Monday, June 24, 2013

Social protest in Brazil crescendoes

There is far more photojournalistic documentation of Brazil’s massive protests than there are journalistic reports. But according to differing estimates, there are now between one & two million people in over 100 cities protesting an entire range of political discontents. Remember that only two weeks ago, news from Brazil was only about indigenous peoples & their human rights allies resisting evictions from Maracana Village (the abandoned natural history museum in Rio) to make room for upscale shopping malls for World Cup & Olympic attendees & of their protests obstructing the Belo Monte dam project. They stood alone against a gigantic state with a big military apparatus directed at their jugular. Now they are joined by over a million people with nearly as many political grievances.

You can see in photojournalistic reports the full range of human participation, from youthful dilettantes in clown regalia & carnival partying to unarmed protestors defying & scuffling with riot cops employing extreme violence & blasting tear gas & water cannons. Exactly what we’ve seen elsewhere, most currently in Turkey.

Many people--especially those who cannot distinguish between the word & the deed--are outraged that protestors would target the government of Dilma Rousseff who in her youth was a socialist who actively opposed Brazil’s military dictatorship & now belongs to the Worker’s Party (PT), which is a heterogenous group born from opposition to the dictatorship. Since  its formation as a socialistic party for social transformation, it has morphed to the right as an instrument of the status quo attuning its policies to neoliberalism on most economic & social issues. Nothing signifies that political degeneration more than the Belo Monte dam project which usurps indigenous human & land rights & environmental concerns, as well as the billions being poured into numerous stadia for the World Cup & Olympic games while education & health care are ignored & taxation massively increased.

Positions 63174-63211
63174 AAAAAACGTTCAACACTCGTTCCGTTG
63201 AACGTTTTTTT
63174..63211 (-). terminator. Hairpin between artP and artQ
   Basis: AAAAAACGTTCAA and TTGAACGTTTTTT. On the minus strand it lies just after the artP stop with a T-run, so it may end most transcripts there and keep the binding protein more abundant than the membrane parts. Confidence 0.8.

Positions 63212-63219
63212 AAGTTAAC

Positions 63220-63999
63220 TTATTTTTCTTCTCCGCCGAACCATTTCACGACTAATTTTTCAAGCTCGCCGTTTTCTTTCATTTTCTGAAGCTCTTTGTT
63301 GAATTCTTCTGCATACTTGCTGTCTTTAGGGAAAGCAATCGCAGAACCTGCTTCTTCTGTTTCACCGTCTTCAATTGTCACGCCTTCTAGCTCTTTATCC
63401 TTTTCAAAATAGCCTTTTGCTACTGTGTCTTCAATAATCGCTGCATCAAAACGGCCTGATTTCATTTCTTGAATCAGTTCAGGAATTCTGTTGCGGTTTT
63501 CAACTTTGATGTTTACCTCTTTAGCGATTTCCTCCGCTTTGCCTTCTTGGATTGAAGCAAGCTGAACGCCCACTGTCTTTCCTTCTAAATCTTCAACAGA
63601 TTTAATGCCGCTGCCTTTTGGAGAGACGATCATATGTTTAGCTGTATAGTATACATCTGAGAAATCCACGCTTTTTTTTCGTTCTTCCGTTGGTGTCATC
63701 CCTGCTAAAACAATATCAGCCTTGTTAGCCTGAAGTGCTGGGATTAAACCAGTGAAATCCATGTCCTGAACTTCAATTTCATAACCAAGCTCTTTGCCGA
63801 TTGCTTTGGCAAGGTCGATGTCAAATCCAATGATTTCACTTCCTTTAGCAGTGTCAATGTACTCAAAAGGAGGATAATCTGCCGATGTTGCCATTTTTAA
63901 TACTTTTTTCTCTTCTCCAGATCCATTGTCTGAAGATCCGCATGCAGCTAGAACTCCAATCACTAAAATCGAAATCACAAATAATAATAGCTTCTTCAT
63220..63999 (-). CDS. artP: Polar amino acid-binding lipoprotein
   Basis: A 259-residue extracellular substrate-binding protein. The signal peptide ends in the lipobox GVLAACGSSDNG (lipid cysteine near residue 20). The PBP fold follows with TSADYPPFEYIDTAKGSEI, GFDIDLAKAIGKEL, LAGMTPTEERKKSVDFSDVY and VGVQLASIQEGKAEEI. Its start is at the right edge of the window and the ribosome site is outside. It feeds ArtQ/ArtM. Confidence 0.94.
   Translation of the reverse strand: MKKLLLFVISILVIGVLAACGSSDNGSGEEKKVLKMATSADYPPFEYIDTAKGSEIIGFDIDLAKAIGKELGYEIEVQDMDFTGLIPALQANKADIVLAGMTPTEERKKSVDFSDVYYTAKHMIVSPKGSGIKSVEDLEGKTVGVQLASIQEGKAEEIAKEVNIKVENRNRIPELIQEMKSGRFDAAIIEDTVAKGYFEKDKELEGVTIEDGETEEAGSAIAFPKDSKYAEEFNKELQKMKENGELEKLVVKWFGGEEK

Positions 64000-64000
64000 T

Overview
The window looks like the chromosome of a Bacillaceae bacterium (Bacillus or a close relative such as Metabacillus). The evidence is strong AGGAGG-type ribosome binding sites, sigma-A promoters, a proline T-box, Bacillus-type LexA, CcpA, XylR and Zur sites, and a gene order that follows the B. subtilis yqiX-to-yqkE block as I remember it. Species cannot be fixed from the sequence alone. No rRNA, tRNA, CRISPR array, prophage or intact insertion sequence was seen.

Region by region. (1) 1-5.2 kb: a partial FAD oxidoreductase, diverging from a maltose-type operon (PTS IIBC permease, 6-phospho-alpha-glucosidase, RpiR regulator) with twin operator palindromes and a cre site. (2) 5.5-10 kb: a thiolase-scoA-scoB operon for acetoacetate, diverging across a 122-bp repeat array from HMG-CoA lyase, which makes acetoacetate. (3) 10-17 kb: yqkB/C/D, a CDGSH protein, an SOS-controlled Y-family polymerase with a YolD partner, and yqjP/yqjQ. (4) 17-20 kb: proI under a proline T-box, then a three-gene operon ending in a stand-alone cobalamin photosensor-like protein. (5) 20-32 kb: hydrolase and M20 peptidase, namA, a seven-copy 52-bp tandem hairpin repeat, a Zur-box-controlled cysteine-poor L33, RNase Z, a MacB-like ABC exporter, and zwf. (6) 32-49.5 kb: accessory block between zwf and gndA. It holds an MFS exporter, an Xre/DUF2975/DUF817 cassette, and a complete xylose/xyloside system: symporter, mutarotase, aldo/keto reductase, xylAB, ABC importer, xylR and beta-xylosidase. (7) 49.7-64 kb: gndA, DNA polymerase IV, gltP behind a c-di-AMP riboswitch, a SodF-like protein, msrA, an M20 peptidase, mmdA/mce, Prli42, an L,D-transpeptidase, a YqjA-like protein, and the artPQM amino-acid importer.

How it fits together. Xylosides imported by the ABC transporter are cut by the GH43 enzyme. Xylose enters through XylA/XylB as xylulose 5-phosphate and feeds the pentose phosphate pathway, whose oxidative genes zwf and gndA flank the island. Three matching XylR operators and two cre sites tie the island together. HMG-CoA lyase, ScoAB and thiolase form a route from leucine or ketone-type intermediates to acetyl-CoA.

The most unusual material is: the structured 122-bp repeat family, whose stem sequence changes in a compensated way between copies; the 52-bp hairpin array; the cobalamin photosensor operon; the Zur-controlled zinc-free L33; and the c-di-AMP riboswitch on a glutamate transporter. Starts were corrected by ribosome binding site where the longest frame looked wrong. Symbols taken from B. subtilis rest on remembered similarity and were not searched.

Left-wing supporters of the Rousseff/PT government are sending out international alarms that the movement in Brazil has now been hijacked by fascists working in league with Brazilian media. That Brazilian fascists & undercover agent provocateurs would be active in a social uprising of such scale is hardly a surprise. That they are attacking more radical left participants is also not surprising because at this point the Brazilian uprising is a spontaneous movement without a hegemonic leadership & fascists want to contain & usurp its more radical dynamic. Media here has expressed concern about what political forces are leading the protests because leadership can determine whether  protests are anarchistic destruction & just degenerate into street theater or whether they move forward to social transformation by countering neoliberal policies.

Anyone involved in social movements knows that in periods of massive uprisings all sorts of political forces engage in battle contesting for their point of view. Such conflict is the nature of transformational politics. Those who argue that the Brazilian uprising should not be supported fully because it is now predominantly fascist are not just talking through their butts; they have another agenda which is to support the neoliberal policies of the Brazilian government against the just demands of millions of Brazilian working people. Do they propose hundreds of thousands of rebels just go home & leave the political battle field to fascists!?

It should come as no surprise that many who argue this position have icons of Joseph Stalin on their mastheads. As for Companera Rousseff, you can’t represent the politics of social transformation with tear gas & billy clubs. You can’t be a socialist & a neoliberal predator too. Call off your riot cops & military police because anything you say means nothing when you’re beating heads. Your actions speak louder than words.

Military police here manhandle & arrest a protestor in Rio de Janeiro.

(Photo by Victor R. Caivano/AP)

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